James Brittain

25 Feb 2008 – 18 Mar 2008

Architectural Association

London, United Kingdom


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Collisions is a large-scale photographic triptych featuring the world's largest particle accelerator at CERN in Geneva, Switzerland known as the Large Hadron Collider. The photographs were taken in summer 2007 during the final phase of construction at the centre for European Nuclear Research by London-based photographer James Brittain.

The Large Hadron Collider has been under construction for the past 11 years and is located underground in the foothills of the Swiss Alps. There are few signs of it on the surface ' just occasional sheds, chimneys and bunkers intervening haphazardly in the landscape. The Collider is housed inside a 27-kilometre-long tunnel about the size of London's Circle Line.

It has been built as an experiment to recreate the conditions that occurred at the point the universe began ' the moment known as the 'Big Bang'. Physicists intend to use it to discover the elusive 'Higgs-Boson' particle or 'God Particle' ' a subatomic particle not yet observed by science, but believed to hold the key to understanding the architecture of all matter. Once in operation, sub-atomic particles will be accelerated in a vacuum along a slim pipe inside the tunnel at roughly the speed of light, then crashed into each other. Physicists are interested in observing what occurs at the point of the collisions: large mechanical equipment has been installed at four collision points along the tunnel to carry out these observations. It is the particle collisions that are thought to hold the key to decoding the universe. The accelerator is due to be officially switched on in summer 2008.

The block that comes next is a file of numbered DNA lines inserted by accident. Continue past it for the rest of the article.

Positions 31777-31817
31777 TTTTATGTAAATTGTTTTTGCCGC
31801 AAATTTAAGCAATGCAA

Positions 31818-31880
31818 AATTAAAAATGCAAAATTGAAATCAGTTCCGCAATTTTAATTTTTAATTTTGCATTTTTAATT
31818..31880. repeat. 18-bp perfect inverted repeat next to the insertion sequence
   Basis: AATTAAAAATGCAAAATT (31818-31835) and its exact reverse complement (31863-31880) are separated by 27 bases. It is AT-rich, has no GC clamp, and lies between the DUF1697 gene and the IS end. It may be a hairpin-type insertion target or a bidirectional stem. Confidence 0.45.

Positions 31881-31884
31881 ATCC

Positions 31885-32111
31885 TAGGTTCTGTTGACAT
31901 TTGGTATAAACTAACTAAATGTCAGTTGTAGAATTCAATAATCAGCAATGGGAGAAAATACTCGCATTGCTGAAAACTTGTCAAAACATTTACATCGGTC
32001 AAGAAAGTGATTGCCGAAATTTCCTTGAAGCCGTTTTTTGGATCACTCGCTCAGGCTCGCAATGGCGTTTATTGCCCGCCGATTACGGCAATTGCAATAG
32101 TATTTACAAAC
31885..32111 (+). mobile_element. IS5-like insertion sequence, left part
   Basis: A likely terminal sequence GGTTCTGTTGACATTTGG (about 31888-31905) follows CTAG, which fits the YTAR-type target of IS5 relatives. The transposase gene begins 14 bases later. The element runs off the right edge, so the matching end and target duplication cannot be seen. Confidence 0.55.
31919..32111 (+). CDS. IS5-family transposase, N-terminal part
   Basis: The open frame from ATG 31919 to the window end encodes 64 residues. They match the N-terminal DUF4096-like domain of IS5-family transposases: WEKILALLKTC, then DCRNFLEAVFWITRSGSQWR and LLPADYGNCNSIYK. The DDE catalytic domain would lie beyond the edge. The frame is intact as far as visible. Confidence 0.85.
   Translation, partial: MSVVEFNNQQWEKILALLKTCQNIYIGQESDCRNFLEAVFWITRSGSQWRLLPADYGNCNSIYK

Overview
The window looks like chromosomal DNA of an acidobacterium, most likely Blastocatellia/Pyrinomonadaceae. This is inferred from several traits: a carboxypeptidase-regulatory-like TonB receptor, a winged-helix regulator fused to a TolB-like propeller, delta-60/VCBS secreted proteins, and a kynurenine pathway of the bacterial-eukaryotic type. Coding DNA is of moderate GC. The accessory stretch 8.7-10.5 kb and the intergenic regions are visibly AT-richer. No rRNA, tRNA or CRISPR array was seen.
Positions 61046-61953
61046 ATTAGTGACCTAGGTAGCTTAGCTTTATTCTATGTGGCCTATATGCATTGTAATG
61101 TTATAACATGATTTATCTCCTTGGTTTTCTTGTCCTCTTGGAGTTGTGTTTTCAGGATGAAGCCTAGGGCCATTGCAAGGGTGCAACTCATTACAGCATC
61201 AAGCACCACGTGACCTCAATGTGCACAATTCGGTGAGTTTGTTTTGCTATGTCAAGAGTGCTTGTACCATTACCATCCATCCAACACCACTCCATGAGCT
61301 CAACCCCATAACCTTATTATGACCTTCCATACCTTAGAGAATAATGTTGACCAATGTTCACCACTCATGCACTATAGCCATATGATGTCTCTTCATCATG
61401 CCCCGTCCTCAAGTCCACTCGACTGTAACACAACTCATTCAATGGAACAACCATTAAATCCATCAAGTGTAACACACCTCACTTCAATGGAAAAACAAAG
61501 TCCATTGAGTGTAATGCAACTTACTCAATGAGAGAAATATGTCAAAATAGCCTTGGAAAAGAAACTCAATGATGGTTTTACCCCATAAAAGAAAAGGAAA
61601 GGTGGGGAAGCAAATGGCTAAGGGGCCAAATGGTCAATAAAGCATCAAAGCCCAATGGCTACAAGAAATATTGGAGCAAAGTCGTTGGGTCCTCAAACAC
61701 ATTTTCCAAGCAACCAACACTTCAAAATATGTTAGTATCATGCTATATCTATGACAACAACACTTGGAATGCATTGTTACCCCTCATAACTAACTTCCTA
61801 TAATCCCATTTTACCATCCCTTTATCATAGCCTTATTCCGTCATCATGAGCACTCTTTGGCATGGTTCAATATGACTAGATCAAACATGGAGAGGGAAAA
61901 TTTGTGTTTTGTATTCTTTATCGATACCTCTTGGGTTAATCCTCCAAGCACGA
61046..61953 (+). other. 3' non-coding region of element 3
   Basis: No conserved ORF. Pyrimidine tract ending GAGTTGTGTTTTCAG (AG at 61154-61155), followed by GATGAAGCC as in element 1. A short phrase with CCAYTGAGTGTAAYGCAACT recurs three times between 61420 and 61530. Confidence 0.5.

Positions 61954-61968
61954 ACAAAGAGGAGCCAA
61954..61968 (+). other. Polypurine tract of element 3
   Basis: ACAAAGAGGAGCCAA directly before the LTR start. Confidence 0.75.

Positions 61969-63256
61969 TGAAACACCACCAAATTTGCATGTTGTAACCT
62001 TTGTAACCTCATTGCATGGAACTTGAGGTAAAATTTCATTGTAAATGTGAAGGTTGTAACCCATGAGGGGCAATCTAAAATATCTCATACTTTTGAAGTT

One theory under scrutiny in the experiment is that of 'supersymmetry'. This proposes that everything in the universe beginning at the subatomic level, has a symmetrical partner ' with all human life described as a 'grand dance of particles', each with a symmetrical shadow. Brittain says of the project: 'For a photographer, such thoughts about symmetry are at the heart of the process of describing space in pictures'. The photographs are intended as simple observations of the spaces and machinery created. As a project of physical investigation, the accelerator's construction has been driven by function. Little or no thought has been devoted to aesthetics. Yet the resulting creation is often extremely beautiful.'

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